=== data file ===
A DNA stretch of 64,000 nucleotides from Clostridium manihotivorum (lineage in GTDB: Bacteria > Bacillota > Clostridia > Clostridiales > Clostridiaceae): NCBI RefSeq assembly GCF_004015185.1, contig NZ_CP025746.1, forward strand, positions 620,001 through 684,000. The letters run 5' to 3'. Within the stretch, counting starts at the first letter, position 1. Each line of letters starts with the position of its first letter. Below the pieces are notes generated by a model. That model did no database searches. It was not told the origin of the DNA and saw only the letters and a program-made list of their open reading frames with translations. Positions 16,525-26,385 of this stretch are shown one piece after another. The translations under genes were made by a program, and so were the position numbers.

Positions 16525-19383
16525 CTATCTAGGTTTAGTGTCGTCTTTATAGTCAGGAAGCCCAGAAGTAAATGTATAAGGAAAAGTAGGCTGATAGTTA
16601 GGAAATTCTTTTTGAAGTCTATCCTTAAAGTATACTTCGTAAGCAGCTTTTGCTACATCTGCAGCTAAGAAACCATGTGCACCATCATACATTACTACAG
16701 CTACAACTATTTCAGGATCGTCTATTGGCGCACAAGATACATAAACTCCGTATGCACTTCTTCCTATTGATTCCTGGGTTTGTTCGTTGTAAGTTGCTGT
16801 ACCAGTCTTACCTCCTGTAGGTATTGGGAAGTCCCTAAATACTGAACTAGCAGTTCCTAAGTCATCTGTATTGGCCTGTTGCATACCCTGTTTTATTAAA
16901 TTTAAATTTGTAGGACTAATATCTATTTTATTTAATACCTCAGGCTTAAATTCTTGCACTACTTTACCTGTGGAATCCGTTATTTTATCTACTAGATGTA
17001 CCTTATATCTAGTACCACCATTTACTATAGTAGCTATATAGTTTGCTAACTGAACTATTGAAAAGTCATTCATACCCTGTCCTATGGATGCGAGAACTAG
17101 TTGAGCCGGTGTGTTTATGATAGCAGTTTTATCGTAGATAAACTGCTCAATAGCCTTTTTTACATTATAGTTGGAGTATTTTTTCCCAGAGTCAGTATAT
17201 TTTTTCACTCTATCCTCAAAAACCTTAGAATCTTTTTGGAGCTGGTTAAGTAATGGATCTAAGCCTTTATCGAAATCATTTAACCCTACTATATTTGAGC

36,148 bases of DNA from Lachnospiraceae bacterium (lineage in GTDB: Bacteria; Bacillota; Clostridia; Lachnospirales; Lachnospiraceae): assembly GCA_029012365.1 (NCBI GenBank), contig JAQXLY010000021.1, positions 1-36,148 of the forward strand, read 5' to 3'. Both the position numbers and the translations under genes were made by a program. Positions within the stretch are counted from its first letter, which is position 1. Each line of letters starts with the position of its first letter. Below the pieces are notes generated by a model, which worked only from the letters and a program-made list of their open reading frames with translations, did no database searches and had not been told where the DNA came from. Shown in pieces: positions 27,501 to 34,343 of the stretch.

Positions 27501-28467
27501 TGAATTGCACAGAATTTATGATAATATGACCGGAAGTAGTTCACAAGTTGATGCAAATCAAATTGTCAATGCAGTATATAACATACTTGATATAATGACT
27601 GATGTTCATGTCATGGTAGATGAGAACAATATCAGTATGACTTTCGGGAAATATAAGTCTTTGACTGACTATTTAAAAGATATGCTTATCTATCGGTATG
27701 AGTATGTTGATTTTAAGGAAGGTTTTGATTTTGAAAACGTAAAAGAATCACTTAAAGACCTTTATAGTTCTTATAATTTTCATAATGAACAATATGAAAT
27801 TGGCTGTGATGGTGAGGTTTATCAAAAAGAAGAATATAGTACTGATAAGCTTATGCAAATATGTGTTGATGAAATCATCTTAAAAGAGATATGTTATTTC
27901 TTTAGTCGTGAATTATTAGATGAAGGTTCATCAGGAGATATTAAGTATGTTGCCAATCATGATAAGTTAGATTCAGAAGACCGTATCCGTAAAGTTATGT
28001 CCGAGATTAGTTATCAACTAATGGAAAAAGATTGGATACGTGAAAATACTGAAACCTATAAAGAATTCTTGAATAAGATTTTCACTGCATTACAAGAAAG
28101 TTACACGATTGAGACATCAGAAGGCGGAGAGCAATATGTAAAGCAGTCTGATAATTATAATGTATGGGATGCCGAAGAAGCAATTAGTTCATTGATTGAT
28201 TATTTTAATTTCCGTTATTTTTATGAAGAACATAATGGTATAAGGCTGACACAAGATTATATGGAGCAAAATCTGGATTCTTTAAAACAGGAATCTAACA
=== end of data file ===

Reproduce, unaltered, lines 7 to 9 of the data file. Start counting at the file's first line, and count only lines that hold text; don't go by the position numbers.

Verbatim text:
16901 TTTAAATTTGTAGGACTAATATCTATTTTATTTAATACCTCAGGCTTAAATTCTTGCACTACTTTACCTGTGGAATCCGTTATTTTATCTACTAGATGTA
17001 CCTTATATCTAGTACCACCATTTACTATAGTAGCTATATAGTTTGCTAACTGAACTATTGAAAAGTCATTCATACCCTGTCCTATGGATGCGAGAACTAG
17101 TTGAGCCGGTGTGTTTATGATAGCAGTTTTATCGTAGATAAACTGCTCAATAGCCTTTTTTACATTATAGTTGGAGTATTTTTTCCCAGAGTCAGTATAT